When it comes to reporting the news, Reuters ability to get the scoop first may only be rivaled by its ability to "spin" analysis in a way that will make a normal thinking person's head spin. Such as the following piece of unrivaled headscrathing titled "The good news behind oil prices" whose conclusion, as some may have already guessed, is that "the surge in crude oil is looking more like a harbinger of better days." Let's go through the arguments.
The situation in Greece should create some big headlines this week. The bond exchange “invitation” is set to expire at 3pm EST on Thursday March 8th. This is the so-called Private Sector Involvement or PSI. Greece has other steps to take during the week, and ultimately the Troika will determine how to proceed with the bailout, but not until the results of the PSI are known. It could be a week of confusing, misleading, and market moving headlines. Figuring out the “proper” reaction to each bit of news will require understanding the terms, and hoping the headlines are accurate – which given how confusing the situation is, cannot be fully counted on. Remember, the original “invitation” from the Greek government was for an amortizing bond, which was then changed to a series of 20 “bullet” bonds, so the level of confusion remains high.
In the US, anyone who has chosen to live within his or her means over the past four years has paid a heavy price. As is the case everywhere else, the Fed gets things precisely backwards. Their contention is that borrowing is essential for economic "health". In reality, the ability to borrow is the RESULT of the economic health displayed by those who have savings to lend. But what the Fed and the other central banks want to "save" is not the economy, it is the financial system and the imaginary prices of financial assets which form its only foundation.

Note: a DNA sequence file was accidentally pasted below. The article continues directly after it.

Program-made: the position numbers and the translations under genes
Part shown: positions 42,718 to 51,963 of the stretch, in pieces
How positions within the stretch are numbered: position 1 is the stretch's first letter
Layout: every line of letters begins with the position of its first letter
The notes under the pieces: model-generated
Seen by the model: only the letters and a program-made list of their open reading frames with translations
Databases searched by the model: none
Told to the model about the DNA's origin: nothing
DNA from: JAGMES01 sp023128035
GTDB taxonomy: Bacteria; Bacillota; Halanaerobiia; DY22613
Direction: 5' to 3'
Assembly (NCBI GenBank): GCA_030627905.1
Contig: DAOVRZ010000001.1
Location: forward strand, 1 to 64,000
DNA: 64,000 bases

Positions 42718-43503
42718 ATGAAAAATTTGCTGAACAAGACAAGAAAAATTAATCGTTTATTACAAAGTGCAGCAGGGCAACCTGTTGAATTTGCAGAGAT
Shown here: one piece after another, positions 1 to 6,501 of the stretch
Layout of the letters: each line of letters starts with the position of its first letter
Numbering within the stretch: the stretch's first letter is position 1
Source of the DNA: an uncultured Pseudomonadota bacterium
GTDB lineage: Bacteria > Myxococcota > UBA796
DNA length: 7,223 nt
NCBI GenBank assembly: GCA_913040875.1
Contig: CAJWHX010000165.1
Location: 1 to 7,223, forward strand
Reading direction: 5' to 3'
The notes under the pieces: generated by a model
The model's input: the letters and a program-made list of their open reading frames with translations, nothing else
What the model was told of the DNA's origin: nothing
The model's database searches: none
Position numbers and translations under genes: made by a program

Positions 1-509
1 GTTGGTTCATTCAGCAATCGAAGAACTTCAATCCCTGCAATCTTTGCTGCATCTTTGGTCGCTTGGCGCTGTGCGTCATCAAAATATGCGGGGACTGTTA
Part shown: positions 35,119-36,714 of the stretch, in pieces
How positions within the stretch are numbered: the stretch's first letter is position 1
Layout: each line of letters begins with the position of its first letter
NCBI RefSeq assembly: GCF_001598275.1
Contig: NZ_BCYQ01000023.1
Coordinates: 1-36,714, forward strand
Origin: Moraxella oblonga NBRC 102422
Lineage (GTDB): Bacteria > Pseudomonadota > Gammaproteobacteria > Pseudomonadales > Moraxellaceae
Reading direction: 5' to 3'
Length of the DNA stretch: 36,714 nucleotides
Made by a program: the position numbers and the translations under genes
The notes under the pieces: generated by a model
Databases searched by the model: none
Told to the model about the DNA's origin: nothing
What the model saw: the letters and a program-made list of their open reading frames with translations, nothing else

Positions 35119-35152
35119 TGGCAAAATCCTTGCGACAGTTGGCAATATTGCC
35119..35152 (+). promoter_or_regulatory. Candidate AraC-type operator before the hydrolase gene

In his latest piece on popular delusions, SocGen's Dylan Grice conducts a much needed advance thought experiment looking at two specific things: on one hand he isolates the next inevitable social tension: that between "everyone" and the central bankers. Because if there is one specific reason why OccupyX never truly got off the ground is that deep down, the population knows that while bankers are to be despised for their "contributions" to society, they would never have the opportunity to do what they do absent the enabling stance of the "democratically" elected politicians, and more importantly, the deeds of those few academics stuck in a dark room, who daily decide the nominal fate of the world courtesy of money printing. Which means that in the inevitable progression of "marginalizing-then-brutalizing", when society finally cuts through all the noise and focuses on the one source of all that is wrong in the world, it will not be those residing at 200 West, but the tenants at the Marriner Eccles building: "Politicians can and will take back what they have previously given if and when it is deemed in their interests to do so. One way they do this is by using the time-tested political strategy known as “marginalise-then-brutalise”. Politicians start by identifying the obstacle to their objectives. For a government short of funds the objective is to raise more funds, and the obstacle is any group/sector which has them." Thus Mugabe “marginalised then brutalised” white farmers, while Hugo Chavez set his sights on private sector “profiteers” … for Hitler it was the Jews, for Philip IV of France it was the Knights Templar, for Diocletian it was the Christians, etc. How long before it is the central banks?" How long indeed? And whether it is with or without political prodding, once the central planning experiment fails, as it will, we would certainly not want to be in Bernanke's shoes...